How to Make a Fog Chiller in 6 Steps

  • By: Kevin
  • Date: May 26, 2023
  • Time to read: 6 min.
Amazon Affiliate Disclaimer

As an affiliate, we earn from qualifying purchases. We get commissions for purchases made through links in this post.

To make a fog chiller you’ll need a Styrofoam cooler and a few other materials you can easily get. Design the cooler such that you have a fog inlet and outlet. You will need a cooling chamber where you will have ice and a fan so that the hot fog from your fog machine will be cooled before getting out.

Do you want to make your own fog chiller? It’s a great idea and actually easier than you might think.

In this blog post, we will walk you through the six steps that you need to follow in order to make your very own fog chiller. So if you are looking to create a spooky atmosphere for your next Halloween party, read on.

How Does a Fog Chiller Work?

Fog machines are great when looking to make a spooky atmosphere. However, the fog that they produce can often be too warm and thick, making it difficult to see through.

A fog chiller will help to cool down the hot fog, making it denser. So a fog chiller helps make the fog cool and stay low; it is a good way to produce low-lying fog.

You can make a fog chiller with items you can find at home such as regular ice, a container or big water bottle, etc. Keep reading to see how you can make your own fog chiller in just six steps.

How to Make a DIY Fog Chiller

The Materials

You are going to need the following stuff:

  • Styrofoam
  • Some PVC coupling
  • A small fan (a computer fan works pretty well)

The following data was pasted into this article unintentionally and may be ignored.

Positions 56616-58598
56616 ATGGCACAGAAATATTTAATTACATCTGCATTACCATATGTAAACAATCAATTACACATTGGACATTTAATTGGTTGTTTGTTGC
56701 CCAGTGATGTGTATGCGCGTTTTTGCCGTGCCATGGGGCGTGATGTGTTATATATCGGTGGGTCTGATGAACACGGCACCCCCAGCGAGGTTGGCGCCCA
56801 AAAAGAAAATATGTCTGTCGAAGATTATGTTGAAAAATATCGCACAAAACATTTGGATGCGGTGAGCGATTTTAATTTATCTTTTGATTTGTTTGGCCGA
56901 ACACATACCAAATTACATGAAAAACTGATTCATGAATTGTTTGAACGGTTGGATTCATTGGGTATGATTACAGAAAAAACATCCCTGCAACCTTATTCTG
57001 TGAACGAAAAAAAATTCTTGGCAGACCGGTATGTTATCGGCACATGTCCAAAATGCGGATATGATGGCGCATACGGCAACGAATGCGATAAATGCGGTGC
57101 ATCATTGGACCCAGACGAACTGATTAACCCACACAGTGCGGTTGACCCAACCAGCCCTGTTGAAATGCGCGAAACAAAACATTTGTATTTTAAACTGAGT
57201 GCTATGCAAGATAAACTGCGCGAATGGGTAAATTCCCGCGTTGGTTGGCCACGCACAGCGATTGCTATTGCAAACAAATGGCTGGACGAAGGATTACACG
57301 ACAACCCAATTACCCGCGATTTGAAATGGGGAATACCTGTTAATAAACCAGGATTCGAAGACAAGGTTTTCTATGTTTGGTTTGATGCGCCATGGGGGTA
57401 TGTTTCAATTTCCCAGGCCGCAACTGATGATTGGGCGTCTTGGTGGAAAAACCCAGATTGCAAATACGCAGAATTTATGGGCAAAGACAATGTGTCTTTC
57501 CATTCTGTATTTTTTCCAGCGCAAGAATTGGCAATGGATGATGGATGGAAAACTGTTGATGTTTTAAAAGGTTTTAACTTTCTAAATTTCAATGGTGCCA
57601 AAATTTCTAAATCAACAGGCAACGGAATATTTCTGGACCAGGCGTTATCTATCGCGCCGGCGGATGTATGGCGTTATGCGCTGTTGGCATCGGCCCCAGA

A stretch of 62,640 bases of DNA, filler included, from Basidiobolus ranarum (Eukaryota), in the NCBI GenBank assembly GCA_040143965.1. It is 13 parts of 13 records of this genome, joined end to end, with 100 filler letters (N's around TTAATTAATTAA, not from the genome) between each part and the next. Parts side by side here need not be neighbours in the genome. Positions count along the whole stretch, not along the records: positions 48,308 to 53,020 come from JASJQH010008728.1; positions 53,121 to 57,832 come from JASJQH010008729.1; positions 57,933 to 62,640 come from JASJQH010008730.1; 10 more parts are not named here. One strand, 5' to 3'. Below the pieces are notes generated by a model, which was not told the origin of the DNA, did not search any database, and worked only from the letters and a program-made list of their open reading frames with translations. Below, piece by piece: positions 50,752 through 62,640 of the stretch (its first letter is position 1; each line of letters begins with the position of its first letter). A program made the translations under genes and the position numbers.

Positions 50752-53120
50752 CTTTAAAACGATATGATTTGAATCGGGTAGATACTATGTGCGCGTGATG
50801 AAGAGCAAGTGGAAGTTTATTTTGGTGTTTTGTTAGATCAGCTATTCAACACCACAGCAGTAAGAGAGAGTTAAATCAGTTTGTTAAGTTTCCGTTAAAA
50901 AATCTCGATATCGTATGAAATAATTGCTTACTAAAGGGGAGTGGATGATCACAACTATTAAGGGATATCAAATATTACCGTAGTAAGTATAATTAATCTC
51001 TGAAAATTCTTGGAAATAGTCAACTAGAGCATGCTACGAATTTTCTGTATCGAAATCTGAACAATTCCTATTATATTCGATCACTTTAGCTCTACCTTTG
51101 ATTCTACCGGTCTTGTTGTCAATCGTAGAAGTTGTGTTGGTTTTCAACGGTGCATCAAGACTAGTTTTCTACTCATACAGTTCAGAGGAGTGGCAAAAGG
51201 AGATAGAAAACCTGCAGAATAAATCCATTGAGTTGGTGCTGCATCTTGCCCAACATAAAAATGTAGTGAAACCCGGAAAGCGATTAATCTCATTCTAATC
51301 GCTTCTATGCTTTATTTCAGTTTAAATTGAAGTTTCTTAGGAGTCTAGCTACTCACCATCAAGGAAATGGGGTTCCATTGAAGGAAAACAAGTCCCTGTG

• Normal ice
  • Duct tape
  • A fog machine
  • A 9-volt battery
  • Fog juice
  • Tools: Pliers, stapler, and a flathead screwdriver

The Design

Before you make your fog chiller, you will need to have a basic understanding of the design. The fog chiller consists of two main parts: the cooler chamber and the fan assembly.

The cooling chamber is where the hot fog will be cooled down. It is made up of pieces of Styrofoam that are held together by PVC coupling.

There should be a small hole in the top piece of Styrofoam so that the hot fog can enter the cooling chamber. This hole is where you attach the inlet tube.

The fan assembly will help to circulate the cold air throughout the cooling chamber. It is made up of a small fan and a battery.

The battery powers the fan, which helps to circulate the cold air. This chamber is on the lower end of the cooling chamber and is where the outlet tube is attached.

It should be at one end of at the bottom of the chamber.

Step 1Make the styrofoam cooler

The first step is to cut the Styrofoam into four pieces. If you find styrofoam that’s already in cuboid shapes, that would work perfectly. If not, you can easily cut it into four pieces using a knife.

You will need two pieces that are 14″x14″, and two pieces that are 12″x12″. These will be the sides of your cooling chamber. In this guide, I am assuming you have styrofoam in a cuboid shape.

Step 2

Now it’s time to make the holes: The inlet hole and exit hole. Take the 12″x12″ piece and make a hole in the center of it. Make sure that this hole is big enough for your inlet tube to fit through snugly.